75% of Brits prefer vegan cars, says new study | Totally Vegan Buzz
75% of Brits prefer vegan cars, says new study
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A number of companies already offer a variety of plant-based leathers using everything from apples and cactus to pineapple leaves.

A new poll has revealed that a majority of UK motorists are keen on buying fully vegan cars.

In a research commissioned by the Vegan Society, people were asked about their opinions on vegan cars as concerns about sustainability and ethics are continuously on the rise.

 The survey titled, “Share your thoughts” was conducted by research company Attest. A total of 750 UK drivers were polled on the use of animals in car manufacturing and sustainability.

The findings revealed that 75% of Brits want to see automobiles free of animal products. 70% said they are interested in purchasing a completely vegan vehicle in the future.

Car manufacturers use animal ingredients in several parts of the cars apart from plush leather interiors. One can find animal products in tyre tubings where animal fat is used to toughen the rubber and plastic.   Paintwork may contain animal-derived pigment, plus, the steel used for a car’s frame may have been lubricated with animal fat.

While many were unaware of the use of animal products in the making of different parts of a car, more than half of respondents criticized the use of leather. 

77% said they were interested in seeing “plant-based leather” being used in cars instead of animal leather.

Moreover, 57% of respondents revealed they would prefer a manufacturer who had animal-free options, while 61% would opt for a manufacturer with green credentials, indicating ethics and sustainability go hand-in-hand when it comes to purchasing decisions.

‘Highly encouraging’

Louisianna Waring, Senior Insight and Policy Officer at The Vegan Society, said: “It’s highly encouraging to see how many motorists would opt for a vegan model.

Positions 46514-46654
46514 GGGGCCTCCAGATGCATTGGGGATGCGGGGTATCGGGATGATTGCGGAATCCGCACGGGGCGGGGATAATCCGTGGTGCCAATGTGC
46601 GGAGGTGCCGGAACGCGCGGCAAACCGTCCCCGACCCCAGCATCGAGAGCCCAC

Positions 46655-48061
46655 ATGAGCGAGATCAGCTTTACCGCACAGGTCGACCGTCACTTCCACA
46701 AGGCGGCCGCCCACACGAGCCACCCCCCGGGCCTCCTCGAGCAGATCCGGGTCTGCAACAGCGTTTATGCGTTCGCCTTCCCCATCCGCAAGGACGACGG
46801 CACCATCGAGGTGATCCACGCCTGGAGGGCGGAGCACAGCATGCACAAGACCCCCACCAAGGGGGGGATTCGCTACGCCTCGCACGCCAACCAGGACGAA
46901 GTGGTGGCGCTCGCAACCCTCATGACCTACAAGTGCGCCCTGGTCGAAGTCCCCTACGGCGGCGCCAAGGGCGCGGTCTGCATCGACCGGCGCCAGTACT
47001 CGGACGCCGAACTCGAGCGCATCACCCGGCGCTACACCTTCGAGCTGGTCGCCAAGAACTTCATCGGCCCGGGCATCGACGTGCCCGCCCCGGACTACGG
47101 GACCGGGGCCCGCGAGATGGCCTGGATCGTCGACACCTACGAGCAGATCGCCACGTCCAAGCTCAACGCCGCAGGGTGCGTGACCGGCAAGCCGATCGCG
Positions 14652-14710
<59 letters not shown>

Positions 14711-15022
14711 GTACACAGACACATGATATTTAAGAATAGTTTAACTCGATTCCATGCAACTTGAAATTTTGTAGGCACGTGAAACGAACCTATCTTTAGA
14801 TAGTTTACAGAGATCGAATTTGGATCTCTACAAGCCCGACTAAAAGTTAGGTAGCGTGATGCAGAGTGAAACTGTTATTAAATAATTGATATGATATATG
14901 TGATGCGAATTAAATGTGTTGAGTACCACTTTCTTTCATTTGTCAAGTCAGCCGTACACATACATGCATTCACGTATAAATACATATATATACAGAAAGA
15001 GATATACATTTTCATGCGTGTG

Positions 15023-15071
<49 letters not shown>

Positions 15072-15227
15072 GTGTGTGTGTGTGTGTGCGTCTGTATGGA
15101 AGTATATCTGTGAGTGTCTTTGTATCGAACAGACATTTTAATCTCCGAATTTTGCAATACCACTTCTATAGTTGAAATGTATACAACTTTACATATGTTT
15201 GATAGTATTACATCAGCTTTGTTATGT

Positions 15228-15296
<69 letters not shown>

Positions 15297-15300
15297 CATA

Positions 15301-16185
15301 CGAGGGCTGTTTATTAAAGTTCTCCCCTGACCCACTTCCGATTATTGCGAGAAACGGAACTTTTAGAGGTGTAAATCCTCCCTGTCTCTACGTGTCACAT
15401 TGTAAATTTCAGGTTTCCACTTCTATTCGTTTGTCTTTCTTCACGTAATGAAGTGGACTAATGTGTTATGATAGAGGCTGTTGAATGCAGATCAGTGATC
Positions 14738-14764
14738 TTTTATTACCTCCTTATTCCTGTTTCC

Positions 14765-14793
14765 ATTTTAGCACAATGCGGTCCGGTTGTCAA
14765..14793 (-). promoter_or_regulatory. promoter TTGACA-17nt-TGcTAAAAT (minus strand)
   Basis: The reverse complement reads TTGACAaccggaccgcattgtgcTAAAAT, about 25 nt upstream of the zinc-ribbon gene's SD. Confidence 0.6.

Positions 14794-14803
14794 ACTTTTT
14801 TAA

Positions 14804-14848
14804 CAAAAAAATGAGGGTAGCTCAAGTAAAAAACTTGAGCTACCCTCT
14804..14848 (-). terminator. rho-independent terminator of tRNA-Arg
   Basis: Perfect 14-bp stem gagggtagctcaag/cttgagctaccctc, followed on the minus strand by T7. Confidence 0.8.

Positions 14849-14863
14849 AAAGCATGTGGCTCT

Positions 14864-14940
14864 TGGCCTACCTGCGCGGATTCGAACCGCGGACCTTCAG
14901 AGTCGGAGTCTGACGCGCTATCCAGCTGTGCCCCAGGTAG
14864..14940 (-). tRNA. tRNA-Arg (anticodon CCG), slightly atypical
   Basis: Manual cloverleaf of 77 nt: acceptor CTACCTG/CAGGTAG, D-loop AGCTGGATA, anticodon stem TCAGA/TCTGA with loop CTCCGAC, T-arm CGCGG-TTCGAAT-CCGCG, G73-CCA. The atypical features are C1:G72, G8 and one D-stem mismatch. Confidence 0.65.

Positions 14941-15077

“The automotive industry is taking steps in a more ethical direction, but products from animals can still feature throughout the manufacturing process.

“We wanted to understand the public’s perception of how animals are used in the industry, and it’s pleasing to see that 70% of consumers are revving up to see fully vegan cars hit the road in the future.”

Vegan leather interiors

With growing demand for leather-free and vegan alternatives to the material in their new cars, a number of companies already offer a variety of plant-based leathers using everything from apples and cactus to pineapple leaves.

In fact, Honda, Citroën, Dacia, Tesla, and Ford now offer vegan interiors in a number of their models.

Last year, Volkswagen launched its ID. Roomzz, an electric car featuring seating made from apple peels.

In the same year, Volvo made a commitment to only sell electric cars made with leather-free interiors by 2030 as part of its goal to become a circular business by 2040.

Setting a precedent for the rest of the car industry, Volvo is also working to remove animal byproducts from vehicle components such as plastics, rubber, lubricants, and adhesives.

 “From creating runway collections to the interiors of cars, we have a shared responsibility to find sustainable material alternatives,” Volvo Head of Design Robin Page said in a statement.

Meanwhile, Audi offers a “vegan package” so that customers can choose interiors with animal-free, eco-friendly materials.

“We’ve had some customer requests for that. And definitely moving forward, we’re looking at all sorts of new materials, both for inlays, and trims, seats, and things like that are more environmentally friendly,” Audi e-tron product manager Matt Mostafaei told Motor1.

More recently, Mercedes-Benz unveiled its new electric concept car (the VISION EQXX). The car features mushroom and cactus leather and vegan silk in the interior.

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